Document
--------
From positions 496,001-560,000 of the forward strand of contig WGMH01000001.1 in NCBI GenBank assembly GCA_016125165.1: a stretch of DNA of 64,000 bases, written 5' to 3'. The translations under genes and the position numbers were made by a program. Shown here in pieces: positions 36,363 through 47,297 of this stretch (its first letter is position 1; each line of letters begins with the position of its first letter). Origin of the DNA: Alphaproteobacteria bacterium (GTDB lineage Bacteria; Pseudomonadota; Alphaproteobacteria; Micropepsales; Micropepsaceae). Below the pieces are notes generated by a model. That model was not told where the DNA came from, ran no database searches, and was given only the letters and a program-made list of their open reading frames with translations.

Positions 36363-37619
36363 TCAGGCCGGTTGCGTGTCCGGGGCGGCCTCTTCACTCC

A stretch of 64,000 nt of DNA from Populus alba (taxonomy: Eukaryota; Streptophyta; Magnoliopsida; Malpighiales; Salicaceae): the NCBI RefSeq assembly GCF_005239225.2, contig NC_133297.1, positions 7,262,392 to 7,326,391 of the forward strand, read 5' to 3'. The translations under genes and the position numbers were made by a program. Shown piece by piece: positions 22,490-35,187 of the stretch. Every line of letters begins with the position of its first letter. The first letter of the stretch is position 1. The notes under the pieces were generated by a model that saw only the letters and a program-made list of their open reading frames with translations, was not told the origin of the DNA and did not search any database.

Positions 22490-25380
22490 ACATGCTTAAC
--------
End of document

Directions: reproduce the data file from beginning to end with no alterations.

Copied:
From positions 496,001-560,000 of the forward strand of contig WGMH01000001.1 in NCBI GenBank assembly GCA_016125165.1: a stretch of DNA of 64,000 bases, written 5' to 3'. The translations under genes and the position numbers were made by a program. Shown here in pieces: positions 36,363 through 47,297 of this stretch (its first letter is position 1; each line of letters begins with the position of its first letter). Origin of the DNA: Alphaproteobacteria bacterium (GTDB lineage Bacteria; Pseudomonadota; Alphaproteobacteria; Micropepsales; Micropepsaceae). Below the pieces are notes generated by a model. That model was not told where the DNA came from, ran no database searches, and was given only the letters and a program-made list of their open reading frames with translations.

Positions 36363-37619
36363 TCAGGCCGGTTGCGTGTCCGGGGCGGCCTCTTCACTCC

A stretch of 64,000 nt of DNA from Populus alba (taxonomy: Eukaryota; Streptophyta; Magnoliopsida; Malpighiales; Salicaceae): the NCBI RefSeq assembly GCF_005239225.2, contig NC_133297.1, positions 7,262,392 to 7,326,391 of the forward strand, read 5' to 3'. The translations under genes and the position numbers were made by a program. Shown piece by piece: positions 22,490-35,187 of the stretch. Every line of letters begins with the position of its first letter. The first letter of the stretch is position 1. The notes under the pieces were generated by a model that saw only the letters and a program-made list of their open reading frames with translations, was not told the origin of the DNA and did not search any database.

Positions 22490-25380
22490 ACATGCTTAAC